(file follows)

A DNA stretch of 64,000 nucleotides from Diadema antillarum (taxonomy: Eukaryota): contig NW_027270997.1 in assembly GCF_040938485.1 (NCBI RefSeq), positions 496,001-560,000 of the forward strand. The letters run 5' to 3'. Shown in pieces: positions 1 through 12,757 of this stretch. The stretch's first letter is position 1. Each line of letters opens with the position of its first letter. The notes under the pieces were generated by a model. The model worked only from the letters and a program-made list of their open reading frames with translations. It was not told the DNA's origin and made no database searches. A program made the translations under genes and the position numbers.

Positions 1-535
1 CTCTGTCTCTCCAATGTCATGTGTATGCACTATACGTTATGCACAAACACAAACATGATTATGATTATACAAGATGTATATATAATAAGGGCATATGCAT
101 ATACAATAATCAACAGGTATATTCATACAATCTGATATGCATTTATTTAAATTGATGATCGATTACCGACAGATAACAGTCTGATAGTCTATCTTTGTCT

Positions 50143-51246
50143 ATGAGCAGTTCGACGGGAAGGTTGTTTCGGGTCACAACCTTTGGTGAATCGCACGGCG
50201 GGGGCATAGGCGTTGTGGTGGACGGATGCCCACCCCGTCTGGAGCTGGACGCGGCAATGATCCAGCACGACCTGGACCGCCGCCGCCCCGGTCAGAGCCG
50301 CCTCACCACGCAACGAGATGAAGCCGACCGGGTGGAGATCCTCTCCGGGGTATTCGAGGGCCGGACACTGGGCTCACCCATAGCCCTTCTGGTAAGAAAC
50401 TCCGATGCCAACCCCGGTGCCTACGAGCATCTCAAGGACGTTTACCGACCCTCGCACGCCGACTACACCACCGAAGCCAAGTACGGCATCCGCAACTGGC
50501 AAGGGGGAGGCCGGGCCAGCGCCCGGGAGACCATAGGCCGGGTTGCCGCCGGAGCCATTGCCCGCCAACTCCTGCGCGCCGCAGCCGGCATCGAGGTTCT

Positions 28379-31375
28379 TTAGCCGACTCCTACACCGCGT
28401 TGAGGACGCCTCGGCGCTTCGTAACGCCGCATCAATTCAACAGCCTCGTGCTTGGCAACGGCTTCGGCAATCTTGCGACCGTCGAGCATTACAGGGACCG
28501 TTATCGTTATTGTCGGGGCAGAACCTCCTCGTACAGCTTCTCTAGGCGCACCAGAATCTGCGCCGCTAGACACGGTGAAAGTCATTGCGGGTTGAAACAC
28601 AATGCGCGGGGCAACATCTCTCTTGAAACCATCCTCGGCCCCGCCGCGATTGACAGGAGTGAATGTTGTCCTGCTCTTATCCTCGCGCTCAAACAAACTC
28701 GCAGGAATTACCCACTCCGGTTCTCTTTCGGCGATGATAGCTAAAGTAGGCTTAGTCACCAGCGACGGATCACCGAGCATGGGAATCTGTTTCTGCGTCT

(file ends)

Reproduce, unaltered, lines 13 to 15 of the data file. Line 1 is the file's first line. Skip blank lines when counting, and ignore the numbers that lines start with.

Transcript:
28401 TGAGGACGCCTCGGCGCTTCGTAACGCCGCATCAATTCAACAGCCTCGTGCTTGGCAACGGCTTCGGCAATCTTGCGACCGTCGAGCATTACAGGGACCG
28501 TTATCGTTATTGTCGGGGCAGAACCTCCTCGTACAGCTTCTCTAGGCGCACCAGAATCTGCGCCGCTAGACACGGTGAAAGTCATTGCGGGTTGAAACAC
28601 AATGCGCGGGGCAACATCTCTCTTGAAACCATCCTCGGCCCCGCCGCGATTGACAGGAGTGAATGTTGTCCTGCTCTTATCCTCGCGCTCAAACAAACTC